Setting the OpSysAndVer as the previous example will ensure that you match on the base OS of the worker node. Combining the two options doesn't really make sense, at best it would mean that you are reducing the potential workers to run your OS version independent container.

CPU architecture requirements

The vast majority of the worker nodes in the CERN Batch service have processors of the x86_64 architecture, but since early 2023 we provide a limited amount of ARM servers as well. Note that, by default, the CPU architecture of the worker node running your job will match the architecture of the submission node.

So if you want to run on an ARM worker node, submitting from an x86_64 node (such as lxplus), you can specify this requirement:

requirements = (Arch =?= "aarch64")

Note that only ARM servers running ALMA9 are available

Other requirements

Some requirements can be used to target particular parts of the batch system. These should be used with care (and usually only on the advice of the Batch support team), since, by definition it means limiting the nodes that are available for your job. However it is sometimes necessary, for example, if you need a new package that has only currently been deployed to the QA batch nodes:

Requirements can use any ClassAd and expressions can be chained:

requirements = ( (OpSysAndVer =?= "CentOS7") && (CERNEnvironment =?= "qa") )

Job Flavours

In order to help scheduling, and to provide priority to jobs that are shorter and more efficient, the maximum runtime of a job should be set. This can either be set directly in seconds, or a job can be assigned a "flavour" which will bucket the job into a max runtime. Jobs which exceed the maximum runtime will be terminated. The runtime is the wall time of the job (the elapsed actual time) rather than a calculated cpu time.

The job flavours are as follows:

espresso     = 20 minutes
microcentury = 1 hour
longlunch    = 2 hours
workday      = 8 hours
tomorrow     = 1 day
testmatch    = 3 days
nextweek     = 1 week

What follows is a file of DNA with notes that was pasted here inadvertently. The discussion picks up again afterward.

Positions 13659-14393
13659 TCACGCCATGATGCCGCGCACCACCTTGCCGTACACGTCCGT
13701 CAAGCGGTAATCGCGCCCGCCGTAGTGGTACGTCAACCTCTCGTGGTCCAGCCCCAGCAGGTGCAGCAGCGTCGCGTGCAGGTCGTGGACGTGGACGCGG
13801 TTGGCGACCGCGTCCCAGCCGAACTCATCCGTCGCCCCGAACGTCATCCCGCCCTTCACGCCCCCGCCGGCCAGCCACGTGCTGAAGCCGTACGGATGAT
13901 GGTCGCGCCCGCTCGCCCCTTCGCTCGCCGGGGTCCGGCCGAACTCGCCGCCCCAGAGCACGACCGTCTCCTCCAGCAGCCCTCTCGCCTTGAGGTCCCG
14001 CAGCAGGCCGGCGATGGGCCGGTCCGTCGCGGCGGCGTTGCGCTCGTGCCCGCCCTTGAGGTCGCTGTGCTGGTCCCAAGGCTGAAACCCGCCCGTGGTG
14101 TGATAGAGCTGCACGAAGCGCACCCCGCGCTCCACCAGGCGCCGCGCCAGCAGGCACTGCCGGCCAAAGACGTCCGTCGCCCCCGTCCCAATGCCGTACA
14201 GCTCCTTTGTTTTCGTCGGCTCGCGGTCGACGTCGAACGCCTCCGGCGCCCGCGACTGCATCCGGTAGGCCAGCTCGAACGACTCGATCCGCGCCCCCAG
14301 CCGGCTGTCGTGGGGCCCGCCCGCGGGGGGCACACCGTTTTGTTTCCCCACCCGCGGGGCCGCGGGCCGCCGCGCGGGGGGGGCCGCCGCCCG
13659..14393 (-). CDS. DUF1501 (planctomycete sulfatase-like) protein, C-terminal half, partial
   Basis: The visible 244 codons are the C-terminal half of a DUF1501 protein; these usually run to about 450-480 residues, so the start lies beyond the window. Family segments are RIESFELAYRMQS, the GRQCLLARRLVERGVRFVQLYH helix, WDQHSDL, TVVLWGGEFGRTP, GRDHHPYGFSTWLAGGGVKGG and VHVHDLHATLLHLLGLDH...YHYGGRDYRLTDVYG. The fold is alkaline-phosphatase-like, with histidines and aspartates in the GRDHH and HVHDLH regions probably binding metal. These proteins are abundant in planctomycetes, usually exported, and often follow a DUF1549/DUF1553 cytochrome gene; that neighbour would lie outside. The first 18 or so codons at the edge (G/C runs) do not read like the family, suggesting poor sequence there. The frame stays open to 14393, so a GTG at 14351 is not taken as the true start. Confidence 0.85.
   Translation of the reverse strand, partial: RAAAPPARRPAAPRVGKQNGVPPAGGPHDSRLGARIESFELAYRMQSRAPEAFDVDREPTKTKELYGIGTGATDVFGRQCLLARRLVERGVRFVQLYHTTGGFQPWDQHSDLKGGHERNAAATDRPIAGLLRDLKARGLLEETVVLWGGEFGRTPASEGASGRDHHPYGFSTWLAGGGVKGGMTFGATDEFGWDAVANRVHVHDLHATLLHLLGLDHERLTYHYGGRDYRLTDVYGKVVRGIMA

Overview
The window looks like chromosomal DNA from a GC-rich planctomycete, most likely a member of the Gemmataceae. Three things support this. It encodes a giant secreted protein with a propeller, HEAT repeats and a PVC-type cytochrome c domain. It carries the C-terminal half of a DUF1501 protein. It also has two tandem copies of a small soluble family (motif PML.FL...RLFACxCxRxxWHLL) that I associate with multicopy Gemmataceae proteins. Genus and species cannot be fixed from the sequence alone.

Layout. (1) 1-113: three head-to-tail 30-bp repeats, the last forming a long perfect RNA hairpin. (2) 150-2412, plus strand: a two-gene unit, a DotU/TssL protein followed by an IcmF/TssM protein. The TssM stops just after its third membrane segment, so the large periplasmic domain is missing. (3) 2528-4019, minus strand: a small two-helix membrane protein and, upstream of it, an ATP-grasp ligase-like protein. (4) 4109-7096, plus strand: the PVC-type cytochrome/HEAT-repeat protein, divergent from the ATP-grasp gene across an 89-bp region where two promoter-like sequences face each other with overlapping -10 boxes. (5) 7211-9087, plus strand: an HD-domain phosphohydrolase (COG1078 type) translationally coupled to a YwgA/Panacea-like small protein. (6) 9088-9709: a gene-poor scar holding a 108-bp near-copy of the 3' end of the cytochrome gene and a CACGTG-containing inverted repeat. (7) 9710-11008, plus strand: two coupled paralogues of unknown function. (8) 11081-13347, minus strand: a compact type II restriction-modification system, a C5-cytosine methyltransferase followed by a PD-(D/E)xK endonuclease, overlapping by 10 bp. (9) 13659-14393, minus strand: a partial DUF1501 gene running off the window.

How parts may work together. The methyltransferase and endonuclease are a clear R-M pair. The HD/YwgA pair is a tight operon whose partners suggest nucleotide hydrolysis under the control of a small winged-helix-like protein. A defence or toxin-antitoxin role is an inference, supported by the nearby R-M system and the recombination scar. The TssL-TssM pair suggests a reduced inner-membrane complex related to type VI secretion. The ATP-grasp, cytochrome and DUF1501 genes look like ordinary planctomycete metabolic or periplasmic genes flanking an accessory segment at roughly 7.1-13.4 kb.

The default job flavour for a job submitted with no other information is "espresso".

Setting the job flavour in the submit file is achieved like this:

+JobFlavour = "longlunch"

Setting manually can be achieved by placing the following in your submit file:

+MaxRuntime = Number of seconds

Note that if a job runs out of time, the partial stdout/stderr is not normally copied back. Benchmark jobs can help you choose an appropriate time limit for your jobs.

Resources and limits

As with any system of finite resources, there are limits which you need to be aware of. The time limit of a job is one such limit. The MaxRuntime of a job is the value of the longest JobFlavour.

By default, a job will get one slot of a CPU core, 2gb of memory and 20gb of disk space. It is possible to ask for more CPUs or more memory, but the system will scale the number of CPUs you receive to respect the 2gb / core limit. To ask for more CPUs you can do the following in the submit file:

RequestCpus = 4
This will result in a slot of 4 CPUs, 8gb of memory and 20gb of disk.

Note that memory is applied as a soft limit. This means that your job will be terminated if there is memory pressure on the node. If you need additional memory, the safe thing to do is to request more slots.

Submitting multiple jobs

We've talked about submitting multiple jobs in passing, and how the interpolated values such as $(ClusterId) and $(ProcId) can help. The mechanics of how to do it are quite simple. The queue directive can take an integer to submit multiple jobs, for example with the following submit file:

executable            =
input                 = input/mydata.$(ProcId)
arguments             = $(ClusterID) $(ProcId)
output                = output/hello.$(ClusterId).$(ProcId).out
error                 = error/hello.$(ClusterId).$(ProcId).err
log                   = log/hello.$(ClusterId).log
queue 150
The "queue 150" directive instructs condor to run 150 jobs. Note that each job will have an incremental $ProcId, which can be used to interpolate other directives in the submit file, such as to separate input files.

Note that the queue command has many other features, which are documented here

Last update: December 8, 2023